the fuel electrode is supplied with hydrogen, and
the oxidizer electrode is supplied with air at a reference flow to mature the solid polymer electrolyte fuel cell into a power extractable state, the fuel cell system comprising:
a hydrogen amount estimator configured to estimate an amount of hydrogen in the oxidizer electrode at the startup of the fuel cell system;
a flow increment decider configured to decide an increment of a supply flow of air to the oxidizer electrode, depending on the estimated amount of hydrogen; and
an air flow controller configured to control
the supply flow of air
to a sum of the reference flow and the decided increment
for an interval of time from a commencement of air supply to the solid polymer electrolyte fuel cell during the startup run of the fuel cell system.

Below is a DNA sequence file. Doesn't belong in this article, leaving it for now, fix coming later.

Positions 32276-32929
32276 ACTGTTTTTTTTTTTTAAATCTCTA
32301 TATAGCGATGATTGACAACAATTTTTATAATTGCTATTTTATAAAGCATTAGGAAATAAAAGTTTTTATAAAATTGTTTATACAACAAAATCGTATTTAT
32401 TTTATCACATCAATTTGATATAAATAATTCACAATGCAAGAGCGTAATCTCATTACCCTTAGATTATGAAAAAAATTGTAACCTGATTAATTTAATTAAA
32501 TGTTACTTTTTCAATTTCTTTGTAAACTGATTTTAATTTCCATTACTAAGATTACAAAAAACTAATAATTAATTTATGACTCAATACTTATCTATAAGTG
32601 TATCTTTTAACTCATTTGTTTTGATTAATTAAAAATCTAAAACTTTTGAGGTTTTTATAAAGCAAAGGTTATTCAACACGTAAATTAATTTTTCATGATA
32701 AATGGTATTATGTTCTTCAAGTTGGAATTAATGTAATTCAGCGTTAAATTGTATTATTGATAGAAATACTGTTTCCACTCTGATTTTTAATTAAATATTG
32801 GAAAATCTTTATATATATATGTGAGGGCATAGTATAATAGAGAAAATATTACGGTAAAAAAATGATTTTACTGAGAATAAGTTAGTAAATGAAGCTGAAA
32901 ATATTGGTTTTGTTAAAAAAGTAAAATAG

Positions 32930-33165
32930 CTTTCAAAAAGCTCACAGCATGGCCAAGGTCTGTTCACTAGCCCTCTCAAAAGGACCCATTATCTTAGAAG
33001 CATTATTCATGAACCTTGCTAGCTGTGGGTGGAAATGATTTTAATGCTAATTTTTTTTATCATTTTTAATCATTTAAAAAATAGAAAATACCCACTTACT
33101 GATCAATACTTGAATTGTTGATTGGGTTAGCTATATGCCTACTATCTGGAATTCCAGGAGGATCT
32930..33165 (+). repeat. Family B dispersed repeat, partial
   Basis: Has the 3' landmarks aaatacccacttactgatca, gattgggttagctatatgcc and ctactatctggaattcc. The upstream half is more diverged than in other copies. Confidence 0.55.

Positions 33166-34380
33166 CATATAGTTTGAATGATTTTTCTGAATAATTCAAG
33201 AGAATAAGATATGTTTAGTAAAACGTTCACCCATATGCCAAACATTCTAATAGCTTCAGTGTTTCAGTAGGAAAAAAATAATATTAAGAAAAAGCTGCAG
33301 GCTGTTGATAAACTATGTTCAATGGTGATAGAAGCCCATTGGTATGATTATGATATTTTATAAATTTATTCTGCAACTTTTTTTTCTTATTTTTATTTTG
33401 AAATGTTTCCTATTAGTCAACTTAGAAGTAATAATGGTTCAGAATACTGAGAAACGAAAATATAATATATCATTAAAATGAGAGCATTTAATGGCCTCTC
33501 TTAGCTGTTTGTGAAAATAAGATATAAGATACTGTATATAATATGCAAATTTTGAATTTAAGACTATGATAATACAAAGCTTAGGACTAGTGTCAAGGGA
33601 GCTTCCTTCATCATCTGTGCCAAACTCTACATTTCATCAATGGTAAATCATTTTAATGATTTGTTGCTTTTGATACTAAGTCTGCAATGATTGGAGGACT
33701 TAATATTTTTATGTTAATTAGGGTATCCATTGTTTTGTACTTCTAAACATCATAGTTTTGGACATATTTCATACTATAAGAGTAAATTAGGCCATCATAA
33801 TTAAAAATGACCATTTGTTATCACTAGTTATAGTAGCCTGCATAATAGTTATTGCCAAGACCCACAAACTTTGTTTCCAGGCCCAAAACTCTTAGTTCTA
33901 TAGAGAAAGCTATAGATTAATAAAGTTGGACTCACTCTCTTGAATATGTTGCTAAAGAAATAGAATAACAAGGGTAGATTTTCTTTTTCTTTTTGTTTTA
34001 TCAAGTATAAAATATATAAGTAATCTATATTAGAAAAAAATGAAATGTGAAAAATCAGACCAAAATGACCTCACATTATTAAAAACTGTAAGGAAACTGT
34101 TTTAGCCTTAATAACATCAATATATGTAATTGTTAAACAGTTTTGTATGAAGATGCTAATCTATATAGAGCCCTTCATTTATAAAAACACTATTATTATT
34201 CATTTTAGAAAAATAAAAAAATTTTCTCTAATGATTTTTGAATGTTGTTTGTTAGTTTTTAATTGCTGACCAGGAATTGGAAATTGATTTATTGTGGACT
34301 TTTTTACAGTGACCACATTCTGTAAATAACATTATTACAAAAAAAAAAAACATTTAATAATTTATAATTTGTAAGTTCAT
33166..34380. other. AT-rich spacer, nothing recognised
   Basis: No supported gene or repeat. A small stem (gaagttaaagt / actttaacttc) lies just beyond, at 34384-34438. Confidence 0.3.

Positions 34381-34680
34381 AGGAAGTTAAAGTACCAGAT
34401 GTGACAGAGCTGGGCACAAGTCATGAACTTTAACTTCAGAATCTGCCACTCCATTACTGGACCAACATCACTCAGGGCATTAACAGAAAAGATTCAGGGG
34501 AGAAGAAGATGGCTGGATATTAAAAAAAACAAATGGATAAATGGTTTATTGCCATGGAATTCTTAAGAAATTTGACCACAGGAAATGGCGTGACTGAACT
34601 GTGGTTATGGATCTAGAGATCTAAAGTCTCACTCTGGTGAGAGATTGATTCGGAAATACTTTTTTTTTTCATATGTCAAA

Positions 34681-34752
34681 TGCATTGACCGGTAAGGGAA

2. The fuel cell system as claimed in claim 1, wherein the flow increment decider is configured to determine the interval of time from the commencement of air supply to the solid polymer electrolyte fuel cell in accordance with the decided increment of the supply flow of air.
3. The fuel cell system as claimed in claim 1, wherein the hydrogen amount estimator is configured to estimate the amount of hydrogen in the oxidizer electrode, depending on a lapse of time that is an interval time from a previous shutdown of the fuel cell system to a present startup of the fuel cell system.
4. The fuel cell system as claimed in claim 1, wherein the hydrogen amount estimator is configured to estimate the amount of hydrogen in the oxidizer electrode at the startup of the fuel cell system, depending on a temperature of the solid polymer electrolyte fuel cell at a commencement of a previous shutdown of the fuel cell system.
5. The fuel cell system as claimed in claim 1, wherein the hydrogen amount estimator is configured to estimate the amount of hydrogen in the oxidizer electrode, depending on
a lapse of time that is an interval time from a previous shutdown of the fuel cell system to a present startup of the fuel cell system, and